Air Estimates, 1940.

Part of Orders of the Day — Supply. – in the House of Commons at 12:00 am on 7th March 1940.

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Photo of Mr Hugh Dalton Mr Hugh Dalton , Bishop Auckland 12:00 am, 7th March 1940

The right hon. Gentleman has given us a very interesting speech to-day. I am sure we are all glad that he has recovered from his influenza, and for another reason I am particularly glad that he did not deliver his speech last week—because I should not have been here to hear it. The right hon. Gentleman paid a tribute, which we all know to be abundantly deserved, to the men of the Royal Air Force for their courage, their high skill and their endurance. My right hon. and hon. Friends wish to be wholly associated with that tribute; we are never unmindful of those qualities possessed, and whenever necessary shown, by the men of the Royal Air Force. It may well be that the greatest test of all of that gift of endurance is the test of waiting month after month for Goering to dare. We wish also to pay our tribute to the work of those great numbers of men—and now, I think, some women—whostand behind the Royal Air Force in the workshops and who are engaged in producing this output of which the right hon. Gentleman has spoken and on which I shall have a few detailed observations to offer in a moment.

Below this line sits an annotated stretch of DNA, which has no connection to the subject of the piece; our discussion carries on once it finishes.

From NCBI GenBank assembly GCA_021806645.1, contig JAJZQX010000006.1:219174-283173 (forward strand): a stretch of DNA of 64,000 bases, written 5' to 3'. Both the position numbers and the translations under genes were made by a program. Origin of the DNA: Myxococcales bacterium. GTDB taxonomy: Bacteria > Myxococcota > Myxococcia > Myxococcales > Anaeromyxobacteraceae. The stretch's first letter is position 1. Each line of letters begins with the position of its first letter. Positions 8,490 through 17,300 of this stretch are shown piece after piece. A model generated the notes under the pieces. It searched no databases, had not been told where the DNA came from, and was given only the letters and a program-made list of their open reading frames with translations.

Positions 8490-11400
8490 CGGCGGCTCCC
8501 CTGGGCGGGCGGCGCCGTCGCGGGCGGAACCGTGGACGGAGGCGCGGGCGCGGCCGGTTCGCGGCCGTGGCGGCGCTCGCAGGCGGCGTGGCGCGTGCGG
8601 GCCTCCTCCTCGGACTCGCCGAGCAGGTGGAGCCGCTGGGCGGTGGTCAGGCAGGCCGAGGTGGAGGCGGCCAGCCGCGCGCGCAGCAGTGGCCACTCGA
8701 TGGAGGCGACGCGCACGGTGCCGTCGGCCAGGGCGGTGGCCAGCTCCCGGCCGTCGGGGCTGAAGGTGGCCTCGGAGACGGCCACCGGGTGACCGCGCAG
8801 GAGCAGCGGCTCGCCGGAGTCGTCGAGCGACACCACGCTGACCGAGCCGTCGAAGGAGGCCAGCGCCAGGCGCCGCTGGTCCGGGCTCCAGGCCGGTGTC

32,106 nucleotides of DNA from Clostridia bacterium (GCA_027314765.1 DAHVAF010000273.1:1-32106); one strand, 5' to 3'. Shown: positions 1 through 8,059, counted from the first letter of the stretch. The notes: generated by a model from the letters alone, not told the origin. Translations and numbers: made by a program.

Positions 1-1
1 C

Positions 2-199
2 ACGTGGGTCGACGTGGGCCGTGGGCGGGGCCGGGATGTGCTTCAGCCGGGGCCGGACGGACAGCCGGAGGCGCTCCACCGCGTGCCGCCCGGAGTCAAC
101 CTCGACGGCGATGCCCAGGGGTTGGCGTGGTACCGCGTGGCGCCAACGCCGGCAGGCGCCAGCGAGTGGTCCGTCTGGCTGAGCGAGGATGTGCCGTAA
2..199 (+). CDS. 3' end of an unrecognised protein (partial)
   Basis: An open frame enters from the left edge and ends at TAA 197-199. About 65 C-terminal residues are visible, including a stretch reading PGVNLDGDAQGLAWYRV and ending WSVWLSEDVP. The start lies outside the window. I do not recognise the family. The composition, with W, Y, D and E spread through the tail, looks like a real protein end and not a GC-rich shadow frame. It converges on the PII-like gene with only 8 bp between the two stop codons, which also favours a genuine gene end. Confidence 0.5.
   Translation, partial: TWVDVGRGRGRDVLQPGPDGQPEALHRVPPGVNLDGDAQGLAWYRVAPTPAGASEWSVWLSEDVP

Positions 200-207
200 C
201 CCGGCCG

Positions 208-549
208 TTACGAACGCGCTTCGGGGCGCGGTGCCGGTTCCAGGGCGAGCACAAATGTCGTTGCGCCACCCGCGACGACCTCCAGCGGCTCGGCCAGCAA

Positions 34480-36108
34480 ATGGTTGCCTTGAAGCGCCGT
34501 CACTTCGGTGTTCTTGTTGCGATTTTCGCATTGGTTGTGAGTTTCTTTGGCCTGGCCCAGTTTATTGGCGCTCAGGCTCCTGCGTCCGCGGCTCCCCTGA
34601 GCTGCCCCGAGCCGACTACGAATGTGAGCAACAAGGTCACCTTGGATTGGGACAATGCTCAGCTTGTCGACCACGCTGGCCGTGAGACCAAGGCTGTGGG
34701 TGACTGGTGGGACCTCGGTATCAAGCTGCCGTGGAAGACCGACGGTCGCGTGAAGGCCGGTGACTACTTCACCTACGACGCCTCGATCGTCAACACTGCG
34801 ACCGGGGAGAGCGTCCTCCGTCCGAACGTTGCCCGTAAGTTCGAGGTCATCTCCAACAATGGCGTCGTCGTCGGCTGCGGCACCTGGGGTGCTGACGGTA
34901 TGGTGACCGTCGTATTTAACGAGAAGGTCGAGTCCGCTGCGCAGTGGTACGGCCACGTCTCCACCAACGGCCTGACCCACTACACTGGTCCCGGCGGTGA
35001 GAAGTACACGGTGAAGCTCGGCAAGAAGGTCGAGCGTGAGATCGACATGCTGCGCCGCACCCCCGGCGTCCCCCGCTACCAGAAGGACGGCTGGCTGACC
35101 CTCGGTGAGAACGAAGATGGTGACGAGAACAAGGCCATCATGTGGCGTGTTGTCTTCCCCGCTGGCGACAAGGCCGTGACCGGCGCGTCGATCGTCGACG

I should also like to pay a tribute—and I think others will agree with me—to the work of Charles Gardner, who broadcasts from France for the B.B.C., and who has, I believe, contributed to making the conditions of life of the men of the Royal Air Force in France and the problems which confront them understood by listeners in England. I remember hearing one broadcast a week or two ago in which he remarked that many people asked what was the use of our bombers in France, and he replied that our bombers in France were protecting London, by constituting a threat to German targets within the Reich in the event of Goering daring. That, I think, is a true point; but I want to ask the Secretary of State for a definite assurance that all the plans are completely prepared, up to the last detail, for our bombers to take immediate action against German targets, within the frontiers of the Reich, in the event of any attempt being made to bomb London or any other objective within these islands. So far, restraint has been exercised by both sides in regard to the bombing of objectives within the frontiers; but I ask for an assurance that plans, up to 100 per cent., are prepared for immediate counter-action should Germany depart from that passivity.